A myth exists that an author toils alone when he is taking words and forming them into sentences that make paragraphs, that turn into pages, which become scenes, and then morph into chapters that become a novel.
The truth: an author who works alone, who doesn’t seek out an objective voice, who doesn’t have to steel against the criticism of others, is a writer who is soon out of touch with the market, with fans, and with the reality of the condition of his work.
I was reminded of this recently when I submitted to my critique groups after a long hiatus from submissions. Yes, I knew the draft I sent was the first, but I did believe I’d caught the essence of the story. The characters were alive to me. Their story vivid.
I sent the chapters off with dreams of receiving accolades for my prose from my trusted writing pals. I imagined reviews such as “perfect, ready to print, and this work couldn’t get any better.”
I’ll pause here to give you time to get a grip and stop laughing.
Even I knew my dreams were not grounded in reality. I’m the author. I should think that my writing is where it needs to be. My characters need to become my best friends so that I know everything about them. My story should, in the very least, be formed inside my head.
The job of critique partners is to shake the author from the land of dreams and cause her to focus on the problems they find. In that regard, my critique pals did not fail.
Yes, I did receive some glowing feedback, but my critique partners would frighten me if they sent back a manuscript absent lines, filled with red and blue along with bubbled comments explaining why I need to delete or add or change portions of the manuscript, even a lengthy summary at the end of the document telling me what does and does not work. For the most part, I learned what I already knew deep down: I’d brought on too many characters at one time (a major flaw I work hard to overcome with my partners’ help). I’d used words that didn’t fit the description. Horror of horrors, I’d used telling rather than showing. My heroine was not grounded and at times not likable (no one wants an unlikable heroine), and overall, the chapters need lots of work.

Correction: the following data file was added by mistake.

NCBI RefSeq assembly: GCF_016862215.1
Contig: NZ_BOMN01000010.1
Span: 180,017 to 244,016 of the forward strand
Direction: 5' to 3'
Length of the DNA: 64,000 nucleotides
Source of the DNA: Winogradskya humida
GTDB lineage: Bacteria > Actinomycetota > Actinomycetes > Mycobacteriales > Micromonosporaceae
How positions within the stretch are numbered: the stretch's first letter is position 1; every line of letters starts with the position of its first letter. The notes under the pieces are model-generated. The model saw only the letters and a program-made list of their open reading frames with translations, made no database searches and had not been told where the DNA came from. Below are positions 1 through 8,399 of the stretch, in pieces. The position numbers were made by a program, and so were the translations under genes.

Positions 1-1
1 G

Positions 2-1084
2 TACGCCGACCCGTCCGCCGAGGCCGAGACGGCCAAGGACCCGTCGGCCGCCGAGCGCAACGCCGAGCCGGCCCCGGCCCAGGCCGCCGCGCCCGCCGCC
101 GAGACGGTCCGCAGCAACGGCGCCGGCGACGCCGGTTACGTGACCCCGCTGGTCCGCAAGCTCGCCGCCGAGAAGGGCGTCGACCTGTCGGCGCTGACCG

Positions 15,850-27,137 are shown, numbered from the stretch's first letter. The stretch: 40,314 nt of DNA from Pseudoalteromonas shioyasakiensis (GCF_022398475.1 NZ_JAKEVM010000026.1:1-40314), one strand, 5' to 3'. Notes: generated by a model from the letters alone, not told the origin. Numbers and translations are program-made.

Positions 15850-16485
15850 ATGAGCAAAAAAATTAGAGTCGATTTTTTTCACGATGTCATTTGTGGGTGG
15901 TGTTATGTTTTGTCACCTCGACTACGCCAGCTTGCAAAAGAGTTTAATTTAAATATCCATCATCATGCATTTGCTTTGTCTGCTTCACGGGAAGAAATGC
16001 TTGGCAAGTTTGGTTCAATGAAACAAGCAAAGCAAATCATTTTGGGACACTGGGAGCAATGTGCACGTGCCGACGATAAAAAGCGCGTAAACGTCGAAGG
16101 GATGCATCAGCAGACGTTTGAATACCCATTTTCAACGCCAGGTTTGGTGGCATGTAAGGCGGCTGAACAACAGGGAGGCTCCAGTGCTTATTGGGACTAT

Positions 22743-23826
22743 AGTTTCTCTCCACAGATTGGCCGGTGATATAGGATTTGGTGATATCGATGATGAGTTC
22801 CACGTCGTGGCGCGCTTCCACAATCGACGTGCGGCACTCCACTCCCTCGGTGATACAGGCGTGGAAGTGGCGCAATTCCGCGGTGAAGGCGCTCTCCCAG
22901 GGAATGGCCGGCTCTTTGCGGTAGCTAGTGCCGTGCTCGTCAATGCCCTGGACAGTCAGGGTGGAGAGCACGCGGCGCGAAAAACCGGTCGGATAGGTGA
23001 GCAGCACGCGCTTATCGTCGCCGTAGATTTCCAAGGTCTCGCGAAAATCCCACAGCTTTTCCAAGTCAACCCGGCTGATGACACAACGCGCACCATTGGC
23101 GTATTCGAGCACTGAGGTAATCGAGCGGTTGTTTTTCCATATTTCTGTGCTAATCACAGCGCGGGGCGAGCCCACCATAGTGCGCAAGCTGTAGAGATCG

After the first few minutes of staring opened mouthed at the comments, I smiled. Now, fully grounded, I could dig in and put the mess in order.
Criticism hurts, but a lack of criticism can destroy a career.
If an author toils alone, dismissing the critique process, he fails to taken into account that his own subjectivity might preclude him from publication. Before critique, I thought the heroine in my novel was completely likable, a sweet individual, who’d suffered some loss. For my critique partners, she had moved on too quickly from her loss, was a little unstable at times, and she just didn’t come across as the nice gal I wanted to depict, and once those flaws were pointed out to me, they glared from the page. Egad!
If I didn’t have critique partners to point that out, I shudder to think how my character’s life would have turned out.
An author does not want their first major criticism to come via an editor’s desk, provided after review of a submission. Joining with a critique partner or critique group can eliminate some of that criticism, and in the very least, it can help the author learn to accept criticism in a constructive way.